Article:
Google makes an interesting move yesterday jumping into the realm of academic and scholar web search by releasing the beta version of Google Scholar.
Scholar enables you to search specifically for scholarly literature, including peer-reviewed papers, theses, books, preprints, abstracts and technical reports from all broad areas of research. Use Google Scholar to find articles from a wide variety of academic publishers, professional societies, preprint repositories and universities, as well as scholarly articles available across the web.According to Google, Scholar will not initially carry Web search advertisements, which put it in line to be completely absent of any "commercial" intent. It may carry advertisements later, but those of the "scholarly" kind.
Having tested out Scholar the past hour. I am quite impressed with the abilities of this engine. According to Anurag Acharya, a principal engineer at Google, the engine is powered by specially tailored search algorithms to find relevant results to the topic at hand. This is going to delight some in higher learning. Instead of professors having to "Google" a students paper to see if they got it off the web, they may now be recommending Google as a source for obtaining research which before might have not been the case.
Scholar boasts some impressive features, mainly in the results themselves. For example a search for "outbreeding depression", an very select research area in Evolution pull up about 1250 results. Quite a number were the amount of research is not as extensive as say "string theory dynamics".
You may also conduct author specific searches using the following operator: author:nameofauthor. An example search is here. Or how about a search for amazing inventor who died well over a 100 years ago, author:tesla nikola. Nice and necessary feature, as its use will allow of searching along research conducted by specific authors.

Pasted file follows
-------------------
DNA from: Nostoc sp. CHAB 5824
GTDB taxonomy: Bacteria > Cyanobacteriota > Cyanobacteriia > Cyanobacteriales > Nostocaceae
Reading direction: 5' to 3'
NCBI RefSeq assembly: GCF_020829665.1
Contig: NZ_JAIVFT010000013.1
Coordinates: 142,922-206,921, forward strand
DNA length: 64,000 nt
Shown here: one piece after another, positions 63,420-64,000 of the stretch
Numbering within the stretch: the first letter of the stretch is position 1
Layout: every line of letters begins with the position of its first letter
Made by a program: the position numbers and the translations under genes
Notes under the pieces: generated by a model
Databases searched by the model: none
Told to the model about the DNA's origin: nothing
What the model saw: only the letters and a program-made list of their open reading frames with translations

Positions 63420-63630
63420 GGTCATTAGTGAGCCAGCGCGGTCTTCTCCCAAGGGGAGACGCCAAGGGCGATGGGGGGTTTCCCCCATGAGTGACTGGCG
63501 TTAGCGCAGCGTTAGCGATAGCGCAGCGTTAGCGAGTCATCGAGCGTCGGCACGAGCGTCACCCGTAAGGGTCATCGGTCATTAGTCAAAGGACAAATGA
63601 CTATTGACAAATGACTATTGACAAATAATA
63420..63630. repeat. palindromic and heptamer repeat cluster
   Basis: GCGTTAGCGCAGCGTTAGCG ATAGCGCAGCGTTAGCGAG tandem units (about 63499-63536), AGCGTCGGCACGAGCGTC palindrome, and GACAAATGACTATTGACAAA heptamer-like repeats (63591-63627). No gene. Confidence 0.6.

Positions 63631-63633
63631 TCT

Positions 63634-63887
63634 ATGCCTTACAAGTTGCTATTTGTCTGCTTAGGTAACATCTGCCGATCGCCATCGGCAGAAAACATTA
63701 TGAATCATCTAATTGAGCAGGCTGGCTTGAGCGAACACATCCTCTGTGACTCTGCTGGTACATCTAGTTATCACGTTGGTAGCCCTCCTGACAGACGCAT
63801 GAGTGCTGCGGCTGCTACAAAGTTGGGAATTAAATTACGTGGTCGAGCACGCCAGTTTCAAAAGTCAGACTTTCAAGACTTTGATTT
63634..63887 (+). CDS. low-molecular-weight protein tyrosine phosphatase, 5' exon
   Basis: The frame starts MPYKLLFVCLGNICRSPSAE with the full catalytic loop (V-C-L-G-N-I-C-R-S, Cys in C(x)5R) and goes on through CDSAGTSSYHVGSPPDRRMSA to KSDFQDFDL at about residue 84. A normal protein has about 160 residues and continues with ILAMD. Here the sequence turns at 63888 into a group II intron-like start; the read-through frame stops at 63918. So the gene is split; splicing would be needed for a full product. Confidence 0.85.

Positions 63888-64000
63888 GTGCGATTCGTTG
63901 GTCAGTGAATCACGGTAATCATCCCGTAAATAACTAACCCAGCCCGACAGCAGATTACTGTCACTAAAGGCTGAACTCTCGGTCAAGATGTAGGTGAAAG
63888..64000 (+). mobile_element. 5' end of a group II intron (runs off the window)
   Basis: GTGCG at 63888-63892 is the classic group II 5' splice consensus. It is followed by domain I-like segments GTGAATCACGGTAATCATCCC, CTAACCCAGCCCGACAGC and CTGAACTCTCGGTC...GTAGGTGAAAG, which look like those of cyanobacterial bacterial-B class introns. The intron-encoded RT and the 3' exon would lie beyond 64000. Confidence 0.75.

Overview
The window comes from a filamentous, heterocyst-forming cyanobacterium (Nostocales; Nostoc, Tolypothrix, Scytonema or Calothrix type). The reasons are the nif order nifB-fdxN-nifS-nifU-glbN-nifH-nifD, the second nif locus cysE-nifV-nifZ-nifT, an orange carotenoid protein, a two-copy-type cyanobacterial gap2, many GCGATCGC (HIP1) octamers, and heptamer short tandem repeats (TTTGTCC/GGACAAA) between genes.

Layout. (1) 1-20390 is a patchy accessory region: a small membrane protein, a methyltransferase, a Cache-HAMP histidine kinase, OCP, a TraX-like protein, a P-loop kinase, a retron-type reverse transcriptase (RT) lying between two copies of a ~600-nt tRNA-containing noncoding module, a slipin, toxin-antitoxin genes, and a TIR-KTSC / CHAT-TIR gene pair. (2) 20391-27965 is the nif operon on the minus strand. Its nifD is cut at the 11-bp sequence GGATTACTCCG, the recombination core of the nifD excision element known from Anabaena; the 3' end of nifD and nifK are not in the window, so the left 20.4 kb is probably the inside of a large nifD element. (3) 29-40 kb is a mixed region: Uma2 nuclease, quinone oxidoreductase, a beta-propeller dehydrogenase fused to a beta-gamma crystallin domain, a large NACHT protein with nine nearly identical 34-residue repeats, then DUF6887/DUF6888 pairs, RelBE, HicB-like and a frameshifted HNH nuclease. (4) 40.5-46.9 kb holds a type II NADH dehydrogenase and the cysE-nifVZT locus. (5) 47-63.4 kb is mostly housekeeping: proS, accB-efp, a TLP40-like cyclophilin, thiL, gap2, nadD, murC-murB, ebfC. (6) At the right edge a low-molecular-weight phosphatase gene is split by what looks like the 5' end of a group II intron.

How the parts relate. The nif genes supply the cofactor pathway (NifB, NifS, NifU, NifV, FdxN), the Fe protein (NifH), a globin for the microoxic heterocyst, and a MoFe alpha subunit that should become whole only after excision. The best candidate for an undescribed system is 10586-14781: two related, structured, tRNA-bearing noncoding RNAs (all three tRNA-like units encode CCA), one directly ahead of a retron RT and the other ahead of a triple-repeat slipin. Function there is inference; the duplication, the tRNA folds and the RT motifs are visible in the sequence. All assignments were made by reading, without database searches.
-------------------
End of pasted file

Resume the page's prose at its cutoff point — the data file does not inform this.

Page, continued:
Another nice aspect of the results provided is the cross referencing between multiple sources. Instead of one source for the article you can get up to 100 different ones from .edu, .gov, and many other sites that host these particular articles. Duplicate content apparently okay. Citations are probably the single best feature I can find, as in any research you must state the source of some of the information and cite it appropriately. My original example works well here to show how citations work.
One thing amiss that I wished was possible is searching within a range of dates. I try doing a search for the most recent document using a Julian date format, as used in regular google search, "semantics daterange:2453005-2453310". This is the date range for Jan. 2004 to November 1, 2004. Yet, Scholar was not able to handle such a search. In the regular results you are presented with dates of the articles, such as "2003", or "1999" but the information stops there, and I don't know if it possible to search for a specific range. Reason this might be important, is if you are doing research, you often times need to know about the most recent research or articles on the subject. While some things stand the test of time, others don't.